Jihoon Suh
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Vertical Type Exploration

I have been interested in Korean typography for couples of years now. One of the main reason I became so in love with Korean types is because of a famous font called Baram (바람체 - translates into 'Wind'). This font, which was sourced and funded through a crowd-funding project, also brought back the awareness regarding copyrights and respect for font design in Korea. 


Unlike latin characters, Korean alphabets (19 consonents, 21 vowels) morph their size and proportions when combined into characters. Due to this, a typical Korean font would require 3350+ characters to be drawn, which includes 2350+ Korean type variations, 1000+ alphanumerical and special characters.

Vertical Type

Traditionally Korean vernacular writings were written vertically. As Japan and China often use vertical types, East Asian countries traditionally wrote their letters vertically, from right to left. This may be a result of orientation and directions in which scrolls were held and unrolled. The punctuation marks for vertical types are also different from regular left-to-right, horizontal types. Period, comma, apostrophe, quotation marks are replaced with vertical type punctation marks. Interestingly, there are various problems with displaying alphabet and numerical characters within vertical type. The practice of typesetting Korean and alphanumerical characters is called mixed organization (섞어짜기).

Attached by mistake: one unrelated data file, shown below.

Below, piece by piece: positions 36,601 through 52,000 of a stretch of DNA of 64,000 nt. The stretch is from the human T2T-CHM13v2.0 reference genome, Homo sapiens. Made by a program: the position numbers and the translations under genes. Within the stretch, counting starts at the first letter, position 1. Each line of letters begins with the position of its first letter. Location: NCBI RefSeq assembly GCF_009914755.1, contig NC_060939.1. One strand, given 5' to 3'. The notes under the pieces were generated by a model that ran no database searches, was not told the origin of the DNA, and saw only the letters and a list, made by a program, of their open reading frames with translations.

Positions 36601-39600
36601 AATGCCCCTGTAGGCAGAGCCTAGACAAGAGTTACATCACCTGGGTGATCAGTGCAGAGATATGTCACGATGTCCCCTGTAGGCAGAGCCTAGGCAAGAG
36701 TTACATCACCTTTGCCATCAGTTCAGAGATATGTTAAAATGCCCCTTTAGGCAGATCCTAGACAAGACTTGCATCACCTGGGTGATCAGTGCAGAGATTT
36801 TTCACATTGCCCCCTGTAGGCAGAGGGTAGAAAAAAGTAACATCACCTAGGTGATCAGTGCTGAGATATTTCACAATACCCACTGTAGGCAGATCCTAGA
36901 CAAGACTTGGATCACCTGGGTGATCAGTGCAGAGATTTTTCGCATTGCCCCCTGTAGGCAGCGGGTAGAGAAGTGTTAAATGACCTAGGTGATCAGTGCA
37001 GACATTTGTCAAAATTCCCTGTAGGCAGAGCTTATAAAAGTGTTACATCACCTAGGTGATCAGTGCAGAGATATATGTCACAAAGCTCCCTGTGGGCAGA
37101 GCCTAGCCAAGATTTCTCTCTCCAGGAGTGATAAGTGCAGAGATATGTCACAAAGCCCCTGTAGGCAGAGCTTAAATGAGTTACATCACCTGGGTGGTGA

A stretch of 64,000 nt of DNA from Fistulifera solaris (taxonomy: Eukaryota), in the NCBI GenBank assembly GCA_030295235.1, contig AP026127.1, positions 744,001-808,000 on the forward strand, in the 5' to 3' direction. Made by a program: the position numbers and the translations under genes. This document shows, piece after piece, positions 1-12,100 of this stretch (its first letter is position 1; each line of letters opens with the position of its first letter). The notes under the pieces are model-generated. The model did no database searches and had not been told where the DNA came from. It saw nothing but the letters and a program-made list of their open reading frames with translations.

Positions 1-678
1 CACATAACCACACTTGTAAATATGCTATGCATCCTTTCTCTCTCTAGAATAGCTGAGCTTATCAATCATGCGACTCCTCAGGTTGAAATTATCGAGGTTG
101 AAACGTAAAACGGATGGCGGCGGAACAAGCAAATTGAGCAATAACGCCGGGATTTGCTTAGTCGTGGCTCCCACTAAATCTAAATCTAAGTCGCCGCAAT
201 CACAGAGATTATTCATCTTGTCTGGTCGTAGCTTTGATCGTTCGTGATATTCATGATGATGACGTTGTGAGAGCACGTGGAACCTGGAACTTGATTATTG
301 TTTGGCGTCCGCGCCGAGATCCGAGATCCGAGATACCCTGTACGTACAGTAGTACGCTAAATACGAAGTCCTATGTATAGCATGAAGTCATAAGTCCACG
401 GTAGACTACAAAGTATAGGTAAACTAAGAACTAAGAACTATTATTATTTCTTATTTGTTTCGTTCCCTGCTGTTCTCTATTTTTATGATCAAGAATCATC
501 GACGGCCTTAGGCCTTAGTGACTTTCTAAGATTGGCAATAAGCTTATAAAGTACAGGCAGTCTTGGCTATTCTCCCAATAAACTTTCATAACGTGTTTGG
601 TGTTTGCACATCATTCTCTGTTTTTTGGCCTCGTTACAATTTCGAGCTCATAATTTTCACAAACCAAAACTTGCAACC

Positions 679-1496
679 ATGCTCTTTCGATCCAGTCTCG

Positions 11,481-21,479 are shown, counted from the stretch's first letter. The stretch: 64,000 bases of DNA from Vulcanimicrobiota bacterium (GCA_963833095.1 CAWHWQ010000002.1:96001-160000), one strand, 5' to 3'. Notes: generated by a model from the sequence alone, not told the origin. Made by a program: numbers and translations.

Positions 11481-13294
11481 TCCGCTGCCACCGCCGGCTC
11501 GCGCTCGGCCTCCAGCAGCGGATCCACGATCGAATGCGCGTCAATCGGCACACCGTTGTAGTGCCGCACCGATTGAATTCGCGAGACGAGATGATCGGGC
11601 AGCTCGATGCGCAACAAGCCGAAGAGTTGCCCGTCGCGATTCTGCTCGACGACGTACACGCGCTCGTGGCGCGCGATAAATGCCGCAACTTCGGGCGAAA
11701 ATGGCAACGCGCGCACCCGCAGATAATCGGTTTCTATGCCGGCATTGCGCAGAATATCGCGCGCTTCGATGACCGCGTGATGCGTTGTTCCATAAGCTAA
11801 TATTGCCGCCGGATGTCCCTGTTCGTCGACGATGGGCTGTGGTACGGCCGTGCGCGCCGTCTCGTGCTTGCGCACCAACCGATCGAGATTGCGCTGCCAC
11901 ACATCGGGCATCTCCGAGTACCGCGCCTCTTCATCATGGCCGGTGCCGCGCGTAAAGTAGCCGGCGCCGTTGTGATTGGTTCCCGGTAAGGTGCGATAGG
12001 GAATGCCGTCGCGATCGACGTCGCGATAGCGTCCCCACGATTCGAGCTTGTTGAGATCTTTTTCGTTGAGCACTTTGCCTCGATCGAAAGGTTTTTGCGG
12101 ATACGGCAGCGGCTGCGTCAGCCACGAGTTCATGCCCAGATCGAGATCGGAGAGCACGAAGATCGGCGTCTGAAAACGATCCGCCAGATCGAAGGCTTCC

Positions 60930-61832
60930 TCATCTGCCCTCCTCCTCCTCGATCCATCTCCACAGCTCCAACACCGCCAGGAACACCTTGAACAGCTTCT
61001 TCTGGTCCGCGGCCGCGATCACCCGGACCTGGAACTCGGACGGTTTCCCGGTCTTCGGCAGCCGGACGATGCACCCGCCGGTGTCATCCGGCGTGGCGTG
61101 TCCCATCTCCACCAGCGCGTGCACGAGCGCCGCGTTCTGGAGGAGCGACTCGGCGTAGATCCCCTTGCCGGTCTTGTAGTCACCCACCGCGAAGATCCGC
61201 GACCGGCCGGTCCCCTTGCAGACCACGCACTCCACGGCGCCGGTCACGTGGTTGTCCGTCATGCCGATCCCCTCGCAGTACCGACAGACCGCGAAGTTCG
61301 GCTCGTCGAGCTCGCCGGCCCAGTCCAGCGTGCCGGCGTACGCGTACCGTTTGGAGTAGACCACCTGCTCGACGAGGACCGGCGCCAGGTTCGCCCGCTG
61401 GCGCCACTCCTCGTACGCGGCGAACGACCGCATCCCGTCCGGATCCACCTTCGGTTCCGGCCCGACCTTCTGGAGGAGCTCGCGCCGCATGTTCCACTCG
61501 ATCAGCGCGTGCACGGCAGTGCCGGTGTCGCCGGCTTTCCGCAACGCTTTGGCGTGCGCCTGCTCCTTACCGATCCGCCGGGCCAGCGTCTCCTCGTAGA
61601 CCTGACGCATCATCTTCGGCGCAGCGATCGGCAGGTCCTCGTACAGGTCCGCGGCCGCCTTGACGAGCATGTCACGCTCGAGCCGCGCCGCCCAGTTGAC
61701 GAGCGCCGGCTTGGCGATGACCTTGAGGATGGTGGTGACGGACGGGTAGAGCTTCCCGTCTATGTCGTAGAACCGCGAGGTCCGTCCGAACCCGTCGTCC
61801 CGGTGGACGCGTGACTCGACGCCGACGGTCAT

18_10_해설_독립 신문.jpg


Examples of substituting punctuation marks.

  • Period ( . ) - ( 。)

  • Comma ( , ) - ( 、)

  • Double quotation (“ ”) - (『 』) 

  • Single quotation (‘ ’) - (「 」) 


I participated in crowdfunding Lee Yongjae's new project to create a family of font for Baram (Ultra Light, Medium, Semi Bold, Extra Bold) in the summer of 2016. This project is expected to be finished within this year, and I have received beta access to these fonts. While learning vertical type, I thought it would be a good idea to use these beta fonts in my practice for vertical type design. 

 Baram Font Family, currently being designed by Lee Yongjae

Baram Font Family, currently being designed by Lee Yongjae


Series 1. Resume

The punctuation marks in Baram beta fonts are fully not ready to be used in vertical type, especially they lack variance in weights. The thickness of puntuation marks should correspond with the weight of Baram family fonts. To cope with this, I extracted punctuations marks from existing Japanese fonts, which are well optimized for vertical type.


To be continued.